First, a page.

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I have been having a TON of fun lately drawing on my iPad. I’ve had my iPad for about a year now, but I’ve only used it to doodle occasionally. I finally decided to sit down and really see how far I can take a painting on this device. I’ve been very happy with the results.
Here’s a few more drawings I’ve made so far:
[flickr id=”5956661962″ thumbnail=”small” overlay=”false” size=”large” group=”” align=”none”] [flickr id=”5956100761″ thumbnail=”small” overlay=”false” size=”small” group=”” align=”none”] [flickr id=”5956093539″ thumbnail=”small” overlay=”false” size=”small” group=”” align=”none”]
I started a Flickr set where I can keep all my iPad paintings. You can go there if you want to see all my drawings so far, and others I may post in the future: http://flic.kr/s/aHsjvnJPN4
Frequently Asked Questions
Every time a share a new iPad drawing or painting somewhere on the web, I get bombarded with some common questions. Here are the answers, curious folk!
Do you use a stylus?
Yes. My current favorite and the one I am using is the Wacom Bamboo iPad Stylus.
You don’t need a stylus to create art on the iPad. Finger painting is a bit awkward for most people (including me), but that doesn’t mean you can’t adjust to it. A stylus helps with the hand-eye coordination and a little bit with precision.
How do you like the Wacom stylus? How does it compare to others?
I have tried out several different styluses including the Wacom Bamboo, Pogo Sketch, and the Targus stylus. They are all solid products if you want to try them out. I initially avoided the Wacom one because it is more expensive. However, I eventually broke down and got one, and it has been worth it. It is well-designed in terms of weight and size. It is durable (my Pogo has broken several times, and the tip wears more quickly). The tip is smaller than most other styluses, and so is a tad more precise.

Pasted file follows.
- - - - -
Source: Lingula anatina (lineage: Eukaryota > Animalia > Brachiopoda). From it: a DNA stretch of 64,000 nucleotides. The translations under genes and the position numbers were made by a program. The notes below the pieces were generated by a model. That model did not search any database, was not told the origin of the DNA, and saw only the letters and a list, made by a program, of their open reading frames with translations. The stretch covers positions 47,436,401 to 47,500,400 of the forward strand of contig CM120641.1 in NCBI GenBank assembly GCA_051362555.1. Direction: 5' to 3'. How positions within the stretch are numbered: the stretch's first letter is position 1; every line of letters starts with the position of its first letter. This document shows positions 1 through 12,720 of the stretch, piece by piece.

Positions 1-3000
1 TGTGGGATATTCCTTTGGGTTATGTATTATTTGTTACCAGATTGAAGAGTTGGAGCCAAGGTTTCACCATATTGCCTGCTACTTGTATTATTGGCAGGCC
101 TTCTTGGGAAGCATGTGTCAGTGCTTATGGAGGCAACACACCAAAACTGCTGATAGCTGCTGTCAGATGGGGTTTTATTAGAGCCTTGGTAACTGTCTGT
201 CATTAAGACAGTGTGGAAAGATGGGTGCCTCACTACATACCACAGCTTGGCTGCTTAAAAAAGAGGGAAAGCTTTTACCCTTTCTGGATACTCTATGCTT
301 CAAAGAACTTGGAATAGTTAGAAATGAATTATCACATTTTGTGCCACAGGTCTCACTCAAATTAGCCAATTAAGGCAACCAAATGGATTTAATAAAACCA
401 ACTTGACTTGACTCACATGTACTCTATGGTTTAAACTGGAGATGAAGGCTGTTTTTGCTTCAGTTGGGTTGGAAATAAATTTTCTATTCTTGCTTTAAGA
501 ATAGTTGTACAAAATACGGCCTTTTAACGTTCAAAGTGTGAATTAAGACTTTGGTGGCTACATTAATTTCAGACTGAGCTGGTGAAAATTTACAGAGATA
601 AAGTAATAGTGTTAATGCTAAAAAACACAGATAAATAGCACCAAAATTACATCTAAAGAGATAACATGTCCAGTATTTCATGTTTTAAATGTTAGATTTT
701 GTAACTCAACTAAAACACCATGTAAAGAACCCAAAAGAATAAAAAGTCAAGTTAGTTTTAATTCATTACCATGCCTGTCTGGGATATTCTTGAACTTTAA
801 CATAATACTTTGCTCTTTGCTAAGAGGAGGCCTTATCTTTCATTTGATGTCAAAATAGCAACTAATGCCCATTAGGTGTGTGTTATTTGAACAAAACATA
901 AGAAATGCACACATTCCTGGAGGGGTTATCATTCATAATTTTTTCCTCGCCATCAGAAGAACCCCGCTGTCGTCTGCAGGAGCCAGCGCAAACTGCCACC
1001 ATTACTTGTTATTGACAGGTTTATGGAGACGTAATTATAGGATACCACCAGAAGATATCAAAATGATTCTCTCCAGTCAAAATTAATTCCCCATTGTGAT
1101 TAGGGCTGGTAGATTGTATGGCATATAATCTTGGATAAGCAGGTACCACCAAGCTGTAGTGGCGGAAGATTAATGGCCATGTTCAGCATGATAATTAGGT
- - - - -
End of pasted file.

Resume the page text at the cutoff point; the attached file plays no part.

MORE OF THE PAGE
What app do you use?
If you view the images on Flickr, I have the app I used listed in the description. Mostly, I am using Sketchbook Pro, ArtRage, Procreate, or Brushes. They each have their strengths and weaknesses. If you are just looking for a good all-purpose drawing app, I would recommend Sketchbook Pro. For vector work, my favorite is Inkpad.
How do you get those textures?
The apps I mentioned above each have their own set of different brushes. I just pick one I like and use it.
While all the apps have some great brushes and lots of different brush settings to play with, I haven’t seen a whole lot of options for creating your own brushes. The only app I’ve seen that can do this is Procreate.
How much professional work can you make on the iPad?
The iPad is a powerful tool, but it still only makes low-resolution images (mostly, 1024×768 pixels), so it is not ideal for professional work meant for print. If you’re a vector artist though, that shouldn’t matter.
You can transfer files to your computer from any app. There are different methods, like iTunes, iPhoto, email, and some have Dropbox integration. Most the apps can export layered files, like PSDs. I see no reason why you couldn’t do roughs or sketches on the iPad, then take them to the computer to finish.
Do you have a tutorial/video/demo?
I made a video way back when I first got my iPad here: http://youtu.be/uKIVZeYiTN4
I will try to make more in the future.